Sports economics is a discipline of economics focused on its relationship to sports. It covers both the ways in which economists can study the distinctive institutions of sports, and the ways in which sports can allow economists to research many topics, including discrimination and antitrust law.[1] The theoretical foundations of the discipline are heavily based on microeconomics.[2] As of 2006, about 100 to 120 college professors taught sports economics courses.[3]

The beginning of sports economics

Simon Rottenberg is credited with likely being the first to pen a scholarly article in the field of sports economics when he wrote his 1956 article on the Uncertainty of Outcome Hypothesis. In this article, Rottenberg highlights the relationship of attendance at baseball games with things such as price, alternate activities, how good the team is, how large of a market the team is in, and so on. Importantly, Rottenberg made mention of “dispersion of games won by team in the league.”[4]

Key components

Competitive Balance is one of the most important ideas within sports economics. This idea, in general, refers to the comparison of wins between all teams in a league. Rottenberg effectively built this seminal idea with his interest in "dispersion of games won."[4] Related to competitive balance is the understanding of different leagues and different team within those leagues objectives. Understanding the ownership structure and motives of front office personnel through their financial, read economic, decisions will reveal whether a team is looking to only generate profit, attempt to win a championship, or something entirely different. Making sense of human behavior through data is the central idea of economics and certainly applies to Sports Economics as well.[5] Sports leagues look to promote competitive balance to make more games appealing to fans to watch, both in person and on TV. Many European leagues achieve competitive balance through promotion and relegation systems where multiple leagues are intertwined with teams moving between leagues based upon performance. Most sports leagues in the United States are standalone league and work towards competitive balance through other measures. These can include salary caps and roster size limits.[6]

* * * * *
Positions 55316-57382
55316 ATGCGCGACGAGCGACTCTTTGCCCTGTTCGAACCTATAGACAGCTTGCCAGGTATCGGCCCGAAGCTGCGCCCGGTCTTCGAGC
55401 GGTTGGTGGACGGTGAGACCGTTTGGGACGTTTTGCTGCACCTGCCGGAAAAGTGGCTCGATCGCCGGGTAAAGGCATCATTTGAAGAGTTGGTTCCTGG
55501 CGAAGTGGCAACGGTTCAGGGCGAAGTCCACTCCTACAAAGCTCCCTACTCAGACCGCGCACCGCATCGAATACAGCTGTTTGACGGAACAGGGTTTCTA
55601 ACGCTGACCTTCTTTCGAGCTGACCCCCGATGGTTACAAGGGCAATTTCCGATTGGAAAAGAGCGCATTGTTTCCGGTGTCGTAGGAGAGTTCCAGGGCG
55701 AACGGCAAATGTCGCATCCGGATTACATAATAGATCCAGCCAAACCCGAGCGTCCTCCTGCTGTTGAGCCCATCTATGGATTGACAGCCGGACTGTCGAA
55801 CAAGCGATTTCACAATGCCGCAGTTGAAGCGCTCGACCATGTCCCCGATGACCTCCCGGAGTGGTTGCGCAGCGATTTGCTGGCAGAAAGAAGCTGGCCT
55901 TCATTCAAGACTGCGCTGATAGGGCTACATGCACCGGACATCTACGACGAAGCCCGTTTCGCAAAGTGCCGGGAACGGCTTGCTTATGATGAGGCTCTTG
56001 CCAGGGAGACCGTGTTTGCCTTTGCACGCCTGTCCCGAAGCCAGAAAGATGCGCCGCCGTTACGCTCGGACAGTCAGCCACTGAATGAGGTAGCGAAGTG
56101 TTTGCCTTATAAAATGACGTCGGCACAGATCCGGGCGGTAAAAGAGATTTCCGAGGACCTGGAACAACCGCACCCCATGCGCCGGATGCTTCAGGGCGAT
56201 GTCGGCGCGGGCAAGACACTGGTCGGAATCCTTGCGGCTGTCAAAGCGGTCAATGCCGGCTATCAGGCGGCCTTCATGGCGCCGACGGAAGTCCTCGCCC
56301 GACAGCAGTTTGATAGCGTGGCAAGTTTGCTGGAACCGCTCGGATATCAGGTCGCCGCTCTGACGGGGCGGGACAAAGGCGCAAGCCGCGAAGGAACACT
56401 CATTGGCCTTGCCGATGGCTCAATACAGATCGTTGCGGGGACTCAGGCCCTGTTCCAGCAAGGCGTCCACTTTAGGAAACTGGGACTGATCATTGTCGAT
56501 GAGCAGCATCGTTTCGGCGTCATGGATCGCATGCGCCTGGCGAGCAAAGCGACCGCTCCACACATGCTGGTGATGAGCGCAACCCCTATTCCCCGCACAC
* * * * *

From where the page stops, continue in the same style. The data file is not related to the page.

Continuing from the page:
Sometimes sports economics is dismissed as a side hobby for number crunchers. However, the proliferation of globalized sports markets as well as the extreme rise in sports media demonstrates its importance. In the United States, the Super Bowl regularly commands the attention of millions. In the EU, over 15 million people are employed in the sports world. On a larger scale, sports and sporting outlets provide health benefits as well as general satisfaction for a citizenry which are both prominent state concerns the world over.[7] Another feature of sports economics is the data-rich environment in sports, from which economists can apply and investigate common economic models or problems, thus contributing to the field of economics at large.[7]


  1. ^ Kahane, Leo H; Shmanske, Stephen, eds. (2012-04-13). The Oxford Handbook of Sports Economics. Oxford University Press. doi:10.1093/oxfordhb/9780195387773.001.0001. ISBN 978-0195387773.
  2. ^ "Sports Economics". Studying Economics. Retrieved 2017-09-24.
  3. ^ Kirchhoff, Sue (2006-07-27). "Batter up! Sports economics hits field". USA Today. Retrieved 2017-09-24.
  4. ^ a b The Oxford handbook of sports economics. Kahane, Leo H., Shmanske, Stephen, 1954-. Oxford: Oxford University Press. 2012. ISBN 978-0-19-538777-3. OCLC 658813006.((cite book)): CS1 maint: others (link)
  5. ^ Booth, Ross (2009). "Sports Economics". Australian Economic Review. 42 (3): 377–385. doi:10.1111/j.1467-8462.2009.00562.x. ISSN 1467-8462.
  6. ^ "Sports Economics - Studying Economics". Retrieved 2020-10-06.
  7. ^ a b Bryson, Alex; Frick, Bernd; Simmons, Rob (May 2015). "Sports Economics: It May be Fun but What's the Point?". National Institute Economic Review. 232: R1–R3. doi:10.1177/002795011523200101. ISSN 0027-9501.